HomeHEADLINESHEADLINESWDFW Nets For Walleye At Tacoma-area Lake

WDFW Nets For Walleye At Tacoma-area Lake

“Exploratory netting” for walleye at American Lake late last week turned up bass and perch instead, but WDFW says monitoring will continue for the species that could only have been illegally introduced here by bucket biologists.

Kenny Behen, the agency’s warmwater species manager, says an angler reported observing a walleye at the 1,100-acre JBLM-area lake in the middle of last week, so crews set nets over two evenings in the area of the sighting and where the species is likely to concentrate at this time of year, which is the spawning season.

A WDFW CREW NETS AMERICAN LAKE FOR WALLEYE OFF THE CITY OF LAKEWOOD’S PARK LAST WEEK AFTER AN ANGLER REPORTED OBSERVING ONE OF THE NONNATIVE FISH AT THE PIERCE COUNTY WATER. (COURTESY IMAGE)

He says he believes the report was made in earnest and that WDFW is “doing our due diligence to investigate and corroborate the details.”

The netting turned up what state managers otherwise expected to catch at American based on past surveys – “yellow perch and some smallmouth bass, which were returned alive following netting,” according to Behen.

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Going forward, he says the plan is to periodically monitor the lake this spring and fall as water temperatures spur fish movements.

Walleye are not native to Western Washington, let alone the Evergreen State, but strong numbers are found in the Columbia and Snake Rivers and other reservoirs east of the Cascades.

They support a thriving trophy and harvest fishery there, but prodding from federal overseers and state legislators concerned about predation by walleye (and other nonnative species) on Endangered Species Act-listed salmon and steelhead smolts led WDFW to lift limits on the big rivers and other anadromous waters of the state.

A WDFW CREW PULLS A NET AT AMERICAN LAKE. (COURTESY IMAGE)

American Lake doesn’t appear to be connected to salmon-bearing streams, but the walleye observation is still depressing for fishery managers and conscientious, law-abiding anglers.

“American Lake is managed for smallmouth bass and kokanee, and any presence of walleye there is without a doubt the result of illegal introduction and would likely be detrimental to both of those fisheries,” says Behen. “Illegal introduction of any species into a body of water, whether intentional or simply out of ignorance, can have profound impacts on local ecosystems and how the lake is managed, and could also carry legal consequences for the person responsible for the introduction.”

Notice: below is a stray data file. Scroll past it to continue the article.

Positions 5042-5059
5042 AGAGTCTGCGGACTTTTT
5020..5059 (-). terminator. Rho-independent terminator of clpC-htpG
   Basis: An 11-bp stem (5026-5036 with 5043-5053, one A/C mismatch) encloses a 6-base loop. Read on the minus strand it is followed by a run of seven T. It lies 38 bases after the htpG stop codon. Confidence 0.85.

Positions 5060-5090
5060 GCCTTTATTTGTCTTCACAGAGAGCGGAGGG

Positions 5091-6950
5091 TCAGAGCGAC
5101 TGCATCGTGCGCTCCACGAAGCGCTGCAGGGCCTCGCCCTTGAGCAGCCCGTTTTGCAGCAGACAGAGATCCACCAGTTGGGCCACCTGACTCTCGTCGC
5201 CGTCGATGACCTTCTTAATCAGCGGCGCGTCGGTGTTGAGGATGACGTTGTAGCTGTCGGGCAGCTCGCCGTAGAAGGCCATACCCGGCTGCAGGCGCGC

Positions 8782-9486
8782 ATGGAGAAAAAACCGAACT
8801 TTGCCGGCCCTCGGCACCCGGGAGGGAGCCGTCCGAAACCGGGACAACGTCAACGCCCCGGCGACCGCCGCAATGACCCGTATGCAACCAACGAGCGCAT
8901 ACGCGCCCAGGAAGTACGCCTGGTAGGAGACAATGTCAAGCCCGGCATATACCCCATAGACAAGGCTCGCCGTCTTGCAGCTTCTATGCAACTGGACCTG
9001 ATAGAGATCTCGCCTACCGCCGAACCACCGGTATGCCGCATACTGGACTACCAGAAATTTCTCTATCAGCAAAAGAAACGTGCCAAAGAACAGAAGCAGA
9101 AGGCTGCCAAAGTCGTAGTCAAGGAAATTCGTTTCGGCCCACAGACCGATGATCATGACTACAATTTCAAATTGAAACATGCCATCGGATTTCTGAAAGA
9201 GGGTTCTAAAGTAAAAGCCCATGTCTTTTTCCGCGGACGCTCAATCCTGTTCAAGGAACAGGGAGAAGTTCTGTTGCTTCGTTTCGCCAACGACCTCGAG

According to WDFW’s Allen Pleus, transporting and releasing a regulated species such as walleye is a gross misdemeanor, and along with criminal penalties, bucket biologists may also find themselves on the hook to “pay all costs in capturing, killing, or controlling the invasive species, including its progeny.”

There may not be many examples of that actually happening, but the actions of selfish anglers can lead to a whole other level of blowback, as we’ve seen in recent years.

After WDFW netted a half dozen walleye in Lake Washington, including a 13.5-pound female said to be ready to spawn, the Muckleshoot Tribe – which considered the introduction to be “criminal” – began a series of warmwater test fisheries, initially on Washington, then focused on Lake Sammamish, to gauge the waters’ predator fish populations.

They’ve also caught at least three northern pike, a prohibited species, in Lake Washington, including two last March.

And this month and next, plans call for a commercial fishery in the north half of the lake targeting warmwater species.

Way to go, dumbasses.

Ironically, the report of walleye at American Lake follows on late February’s Invasive Species Awareness Week, a special state focus on unwanted fish, insects, mammals and other lifeforms that “threaten our recreation, wildlife, land and water,” according to WDFW Director Kelly Susewind. Walleye are considered a game fish, although a few years ago some state lawmakers tried to declassify them.